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Yellow Card: 3 Surfing Penalties to Avoid

You might be here because you’re a loyal listener of our podcast, KookCast: Surf Education. Your surf etiquette is hopefully on point, and this is simply the next episode in the queue.

There’s also the possibility you’re on this page because you got a yellow card from another surfer. This will be a good place to brush up on three important aspects of good surf etiquette. Here’s 3 things not to do.

1. Paddling Over the Shoulder (instead of the white water)

Committed by surfers of all levels when found in the precarious position of being in or near the path of an up-and-riding surfer.

Here’s how it goes:

The Penalty:

You’re paddling out to the line-up, either for the first time of the session or after your last wave.

Another wave is now breaking and there’s a surfer paddling to catch it or already riding it.

You’re in such a position that if you just angle towards the shoulder of the wave, you’ll narrowly avoid the impact of the lip crashing, or the turbulent white water created after it makes impact with the trough of the wave.

Seems like a no brainer. Change direction slightly and paddle over the shoulder. But in many cases this is the wrong tack if a surfer is on that wave.

The Reason:

Because the dynamic nature of a waves movement breaks in directions both down the line and towards the beach (or “down the reef” at some spots); it can be challenging for beginners to predict the pace at which a wave is approaching them vs. how fast sections are breaking down the line.

On top of trying to calculate the waves movement, you cannot be certain of how the surfer will ride that wave. Do they want to drop to the bottom and come up to hit the lip? Stay on a high line to race a few sections and then lean into a round house cut-back?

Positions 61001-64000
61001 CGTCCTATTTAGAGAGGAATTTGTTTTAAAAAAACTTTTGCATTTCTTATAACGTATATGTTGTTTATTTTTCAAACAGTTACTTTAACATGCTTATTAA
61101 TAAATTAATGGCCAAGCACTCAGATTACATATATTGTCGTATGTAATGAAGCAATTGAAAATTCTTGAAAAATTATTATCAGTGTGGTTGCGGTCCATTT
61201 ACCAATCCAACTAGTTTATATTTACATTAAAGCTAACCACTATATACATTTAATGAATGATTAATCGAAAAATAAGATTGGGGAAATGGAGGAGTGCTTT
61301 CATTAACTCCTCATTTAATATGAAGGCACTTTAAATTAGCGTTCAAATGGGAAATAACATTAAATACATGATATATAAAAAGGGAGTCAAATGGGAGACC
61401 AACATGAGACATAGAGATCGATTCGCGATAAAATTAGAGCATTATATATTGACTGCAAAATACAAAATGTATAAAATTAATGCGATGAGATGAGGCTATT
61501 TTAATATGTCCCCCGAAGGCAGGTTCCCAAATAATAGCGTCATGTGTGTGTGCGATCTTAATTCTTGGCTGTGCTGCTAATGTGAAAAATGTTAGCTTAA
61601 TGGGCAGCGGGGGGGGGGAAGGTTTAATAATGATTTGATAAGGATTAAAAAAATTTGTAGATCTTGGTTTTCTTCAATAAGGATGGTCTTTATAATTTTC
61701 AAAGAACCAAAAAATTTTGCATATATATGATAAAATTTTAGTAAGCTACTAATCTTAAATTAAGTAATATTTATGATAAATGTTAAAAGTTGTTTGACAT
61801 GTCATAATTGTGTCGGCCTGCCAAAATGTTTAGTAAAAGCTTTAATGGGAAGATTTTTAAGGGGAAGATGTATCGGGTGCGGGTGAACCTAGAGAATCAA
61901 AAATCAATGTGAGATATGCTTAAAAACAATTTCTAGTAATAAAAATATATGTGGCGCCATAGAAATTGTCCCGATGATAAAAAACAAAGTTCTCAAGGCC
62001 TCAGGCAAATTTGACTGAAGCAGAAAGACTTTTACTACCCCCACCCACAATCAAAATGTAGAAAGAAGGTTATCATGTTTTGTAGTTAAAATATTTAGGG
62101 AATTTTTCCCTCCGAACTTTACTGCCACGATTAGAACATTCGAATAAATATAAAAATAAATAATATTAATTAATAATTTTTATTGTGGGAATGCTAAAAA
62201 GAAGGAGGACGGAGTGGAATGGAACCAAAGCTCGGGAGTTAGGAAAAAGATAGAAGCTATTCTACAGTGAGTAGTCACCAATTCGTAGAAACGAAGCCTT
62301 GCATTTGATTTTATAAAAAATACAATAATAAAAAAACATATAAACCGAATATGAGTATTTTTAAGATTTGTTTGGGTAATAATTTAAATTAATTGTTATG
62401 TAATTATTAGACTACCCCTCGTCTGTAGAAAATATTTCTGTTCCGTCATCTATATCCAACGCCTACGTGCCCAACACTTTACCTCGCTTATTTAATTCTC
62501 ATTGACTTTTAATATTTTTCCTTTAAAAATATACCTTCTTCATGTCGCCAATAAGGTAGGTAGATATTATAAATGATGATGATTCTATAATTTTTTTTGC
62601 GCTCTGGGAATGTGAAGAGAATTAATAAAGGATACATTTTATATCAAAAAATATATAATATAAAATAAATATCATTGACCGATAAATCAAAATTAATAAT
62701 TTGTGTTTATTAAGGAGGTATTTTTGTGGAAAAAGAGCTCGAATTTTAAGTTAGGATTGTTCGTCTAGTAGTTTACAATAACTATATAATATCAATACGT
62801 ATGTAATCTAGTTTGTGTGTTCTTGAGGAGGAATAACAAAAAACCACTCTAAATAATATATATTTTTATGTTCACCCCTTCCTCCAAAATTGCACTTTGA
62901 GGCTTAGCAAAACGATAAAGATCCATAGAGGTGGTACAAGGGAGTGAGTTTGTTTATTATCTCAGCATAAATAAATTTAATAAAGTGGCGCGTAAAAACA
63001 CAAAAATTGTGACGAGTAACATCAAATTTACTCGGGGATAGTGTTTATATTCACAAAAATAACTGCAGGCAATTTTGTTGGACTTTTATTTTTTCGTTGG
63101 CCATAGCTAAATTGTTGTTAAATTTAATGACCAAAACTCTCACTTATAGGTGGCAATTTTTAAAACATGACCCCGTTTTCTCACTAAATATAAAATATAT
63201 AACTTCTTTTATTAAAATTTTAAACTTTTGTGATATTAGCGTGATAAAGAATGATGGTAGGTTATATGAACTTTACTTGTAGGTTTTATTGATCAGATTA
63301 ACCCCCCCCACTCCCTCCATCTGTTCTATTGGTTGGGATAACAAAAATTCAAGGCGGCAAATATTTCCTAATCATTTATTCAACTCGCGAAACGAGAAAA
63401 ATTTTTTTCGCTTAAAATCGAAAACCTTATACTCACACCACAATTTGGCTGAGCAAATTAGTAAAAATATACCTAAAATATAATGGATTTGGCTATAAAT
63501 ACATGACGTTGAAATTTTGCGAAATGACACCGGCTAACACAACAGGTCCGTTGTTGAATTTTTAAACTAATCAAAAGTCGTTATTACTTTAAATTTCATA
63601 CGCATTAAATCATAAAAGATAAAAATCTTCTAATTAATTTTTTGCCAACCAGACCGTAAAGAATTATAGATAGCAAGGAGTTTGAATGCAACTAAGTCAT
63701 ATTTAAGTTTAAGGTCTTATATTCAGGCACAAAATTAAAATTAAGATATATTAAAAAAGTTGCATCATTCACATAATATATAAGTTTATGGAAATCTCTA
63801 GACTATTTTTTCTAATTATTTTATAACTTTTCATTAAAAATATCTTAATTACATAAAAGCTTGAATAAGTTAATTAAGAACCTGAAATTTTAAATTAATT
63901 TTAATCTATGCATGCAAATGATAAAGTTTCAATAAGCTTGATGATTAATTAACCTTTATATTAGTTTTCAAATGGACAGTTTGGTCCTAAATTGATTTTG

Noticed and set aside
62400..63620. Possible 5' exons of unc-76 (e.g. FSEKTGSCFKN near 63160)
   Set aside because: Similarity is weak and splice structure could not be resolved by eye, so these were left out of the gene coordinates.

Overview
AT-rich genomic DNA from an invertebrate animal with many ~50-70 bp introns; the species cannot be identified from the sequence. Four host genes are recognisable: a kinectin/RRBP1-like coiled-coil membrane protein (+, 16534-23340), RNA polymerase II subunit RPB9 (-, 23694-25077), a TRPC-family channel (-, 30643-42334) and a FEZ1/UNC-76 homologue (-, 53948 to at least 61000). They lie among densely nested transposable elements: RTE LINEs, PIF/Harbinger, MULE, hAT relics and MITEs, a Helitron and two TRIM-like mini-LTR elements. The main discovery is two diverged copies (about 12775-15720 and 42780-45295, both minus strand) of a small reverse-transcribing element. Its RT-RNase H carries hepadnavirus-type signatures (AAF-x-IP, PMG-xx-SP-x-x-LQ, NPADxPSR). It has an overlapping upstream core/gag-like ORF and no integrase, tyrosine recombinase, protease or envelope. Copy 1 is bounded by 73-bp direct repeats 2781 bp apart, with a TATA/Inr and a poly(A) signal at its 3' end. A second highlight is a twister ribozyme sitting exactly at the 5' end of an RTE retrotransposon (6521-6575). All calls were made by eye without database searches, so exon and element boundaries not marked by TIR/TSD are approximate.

What Can Happen When You Paddle Towards the Shoulder of a Wave Being Ridden?

Best Case Scenario:

You get in the way of a good surfer that can turn when they realize a paddler is in their path. He or she won’t be very pleased with you however, and you might find yourself being announced to the line-up as a surfer hailing from kookdom.

Worst Case Scenario:

You put yourself in the path of a surfer who isn’t as capable and they spear you.

You kooked it and you risked your life.

Proper Etiquette:

When there’s a wave and a surfer coming at you, more often than not the correct move to make is to paddle towards the white water. And not just a little bit behind the surfer… Go way back.

Why?

Because if there is one safe assumption you can make about where a surfer does not want to go, it’s deep in the white water far behind the pocket of the wave. That’s why as a paddler you should go there in order to stay completely out of the way.

Exceptions:

It is possible, say for example at a point break where the waves are so predictable and follow the same bathymetric path, to paddle so extremely far out on the shoulder that you are well out of the way.

Keep in mind, paddling over the shoulder an acceptable distance away from the surfer means you should be paddling over a part of the wave that a surfer couldn’t possibly ride. The part of the wave you’re paddling over is so undeveloped that the surfer will never get that far down the line without losing the wave first. In this case, it is acceptable to paddle over the shoulder of the wave.

2. Bailing Your Board to Get Through White Water

It feels like this should be obvious, but observation of many line-ups leads one to conclude that it is not.

Ditching your board before a wave overwhelms you is an irresponsible thing for a surfer to do. Checking for people behind you before you bail doesn’t make you much better.

The Penalty:

If you as the paddler making your way outside to the line-up opt to paddle towards the broken part of the wave at the sight of a surfer riding it–well done.

Now that you find yourself well out of the riding surfers way and in front of a mass of oncoming turbulent white water, some feel compelled to abandon their surfboard and dive underwater to avoid getting rag dolled by the wave.